Someday My Prince Will Come

by Jerramy Fine

The charming story of a small-town girl who dreams of finding love with a real-life English prince?and who?s willing to go to hilarious lengths to make her fairy tale come true Most young girls dream of becoming a princess. But unlike most girls, Jerramy Fine never grew out of it. Strangely drawn to the English royal family since she was a child, Jerramy spends her childhood writing love letters to Buckingham Palace and absorbing any information she can find on modern-day princesses throughout the world. Years later, when her sense of destiny finally brings her to London, Jerramy navigates the murky waters of English social circles, etiquette, and dating with hilarious results. .

A Practical Guide to Racism

by C. H. Dalton

A look at the races of the world by a lovable bigot, capturing the proud history and bright future of racism in one handy, authoritative, and deeply offensive volume Meet ?C. H. Dalton,? a professor of racialist studies and an expert on inferior people of all ethnicities, genders, religions, and sexual preferences. Presenting evidence that everyone should be hated, A Practical Guide to Racism contains sparkling bits of wisdom on such subjects as: · The good life enjoyed by blacks, who shuffle through life unhindered by the white man?s burdens, to become accomplished athletes, rhyme smiths, and dominoes champions · The sad story of the industrious, intelligent Jews, whose entire reputation is sullied by their taste for the blood of Christian babies · A close look at the bizarre, sweet-smelling race known as ?women,? who are not very good at anything?especially ruling the free world · A crucial manual to Arabs, a people so sensitive they are liable to blow up at any time. Literally. Including a comprehensive glossary of timeless epithets, with hundreds of pejorative words for everyone from Phoenicians to Jews, A Practical Guide to Racism is an essential field guide for our multicultural world. .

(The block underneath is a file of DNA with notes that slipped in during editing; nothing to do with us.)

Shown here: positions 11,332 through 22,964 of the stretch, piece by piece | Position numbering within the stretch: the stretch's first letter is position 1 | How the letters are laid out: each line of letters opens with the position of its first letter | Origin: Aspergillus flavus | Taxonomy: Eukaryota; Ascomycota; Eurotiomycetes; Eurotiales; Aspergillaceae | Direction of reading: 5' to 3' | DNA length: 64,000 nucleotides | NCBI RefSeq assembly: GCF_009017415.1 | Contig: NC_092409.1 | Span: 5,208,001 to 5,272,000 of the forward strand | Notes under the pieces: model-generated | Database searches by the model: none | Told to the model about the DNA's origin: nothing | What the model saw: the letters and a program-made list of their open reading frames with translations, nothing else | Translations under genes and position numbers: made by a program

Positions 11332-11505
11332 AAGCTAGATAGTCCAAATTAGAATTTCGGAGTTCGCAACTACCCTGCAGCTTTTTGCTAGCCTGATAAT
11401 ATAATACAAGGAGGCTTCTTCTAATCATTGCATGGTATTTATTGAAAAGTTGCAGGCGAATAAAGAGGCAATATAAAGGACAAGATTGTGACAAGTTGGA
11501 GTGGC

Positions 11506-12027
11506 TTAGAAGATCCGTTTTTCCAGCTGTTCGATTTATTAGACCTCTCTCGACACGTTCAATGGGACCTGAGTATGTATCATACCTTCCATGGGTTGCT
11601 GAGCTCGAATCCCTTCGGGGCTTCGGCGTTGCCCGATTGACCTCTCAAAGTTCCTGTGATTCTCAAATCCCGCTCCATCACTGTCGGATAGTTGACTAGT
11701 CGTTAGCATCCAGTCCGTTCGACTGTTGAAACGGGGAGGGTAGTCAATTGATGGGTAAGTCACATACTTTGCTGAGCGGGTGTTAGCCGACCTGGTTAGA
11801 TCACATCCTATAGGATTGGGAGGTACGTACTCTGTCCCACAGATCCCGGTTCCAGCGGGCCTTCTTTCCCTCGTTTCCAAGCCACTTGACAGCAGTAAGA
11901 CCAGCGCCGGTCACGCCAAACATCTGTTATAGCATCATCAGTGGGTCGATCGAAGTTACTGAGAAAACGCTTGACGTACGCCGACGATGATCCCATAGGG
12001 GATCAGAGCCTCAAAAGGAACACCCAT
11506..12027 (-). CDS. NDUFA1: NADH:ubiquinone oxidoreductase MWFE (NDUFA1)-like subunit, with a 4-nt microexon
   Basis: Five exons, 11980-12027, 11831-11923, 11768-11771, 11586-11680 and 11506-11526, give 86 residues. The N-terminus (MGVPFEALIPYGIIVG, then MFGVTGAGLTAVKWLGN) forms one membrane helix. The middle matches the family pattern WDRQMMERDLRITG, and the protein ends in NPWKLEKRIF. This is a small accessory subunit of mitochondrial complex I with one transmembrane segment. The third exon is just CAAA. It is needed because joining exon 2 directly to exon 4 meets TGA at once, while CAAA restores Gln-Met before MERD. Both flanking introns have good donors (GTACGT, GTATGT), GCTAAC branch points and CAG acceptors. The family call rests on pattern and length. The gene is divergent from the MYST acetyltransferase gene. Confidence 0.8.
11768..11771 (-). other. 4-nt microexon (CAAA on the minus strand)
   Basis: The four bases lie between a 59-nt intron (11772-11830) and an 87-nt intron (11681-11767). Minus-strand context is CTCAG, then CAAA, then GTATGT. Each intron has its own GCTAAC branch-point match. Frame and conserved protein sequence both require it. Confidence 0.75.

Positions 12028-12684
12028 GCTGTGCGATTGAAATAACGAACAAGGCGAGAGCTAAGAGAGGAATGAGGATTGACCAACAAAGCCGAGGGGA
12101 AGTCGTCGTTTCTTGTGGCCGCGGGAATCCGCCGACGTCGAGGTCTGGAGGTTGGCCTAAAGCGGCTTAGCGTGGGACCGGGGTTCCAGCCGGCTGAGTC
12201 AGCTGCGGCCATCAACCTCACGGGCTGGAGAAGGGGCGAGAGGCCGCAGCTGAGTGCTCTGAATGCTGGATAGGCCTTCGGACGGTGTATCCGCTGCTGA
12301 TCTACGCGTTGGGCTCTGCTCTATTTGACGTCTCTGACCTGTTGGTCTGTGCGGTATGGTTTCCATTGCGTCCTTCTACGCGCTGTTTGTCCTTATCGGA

You're Broke Because You Want to Be

by Larry Winget

Now in paperback: The New York Times bestselling author and star of A&E?s reality series Big Spender, Larry Winget, cleans up America?s personal finance crisis More than 40 percent of families today are feeling financial pressure: spending more than they earn, and worrying about retiring and being dependent on the government, family, or charity. Larry Winget knows. He grew up poor, then made and lost a fortune when a business in which he?d invested went bankrupt. But he worked his way back from rock bottom to become a multimillionaire. In You?re Broke Because You Want to Be, Winget expands on the ideas that have made his popular television show Big Spender a hit and offers straightforward talk about coming to grips with your finances, such as: · Feel bad. Have remorse. You need to feel deep emotion to take action. So start crying and take responsibility. · Figure out who you owe and how much you owe. It?ll be a scary number to face, but you need to know where you are and what you have. · ?People are stupid, lazy, or they don?t give a damn. ? You already know you need to do something; Larry will help you finally do something. · Are you more interested in looking cool and being cute or providing a financially secure future for your family? How you spend your money will tell you that. With a boot-camp regimen that is steeped in personal accountability, Winget cuts through the double-talk contained in most finance books and presents a simple, guided program that is sure to motivate anyone out of their money problems. .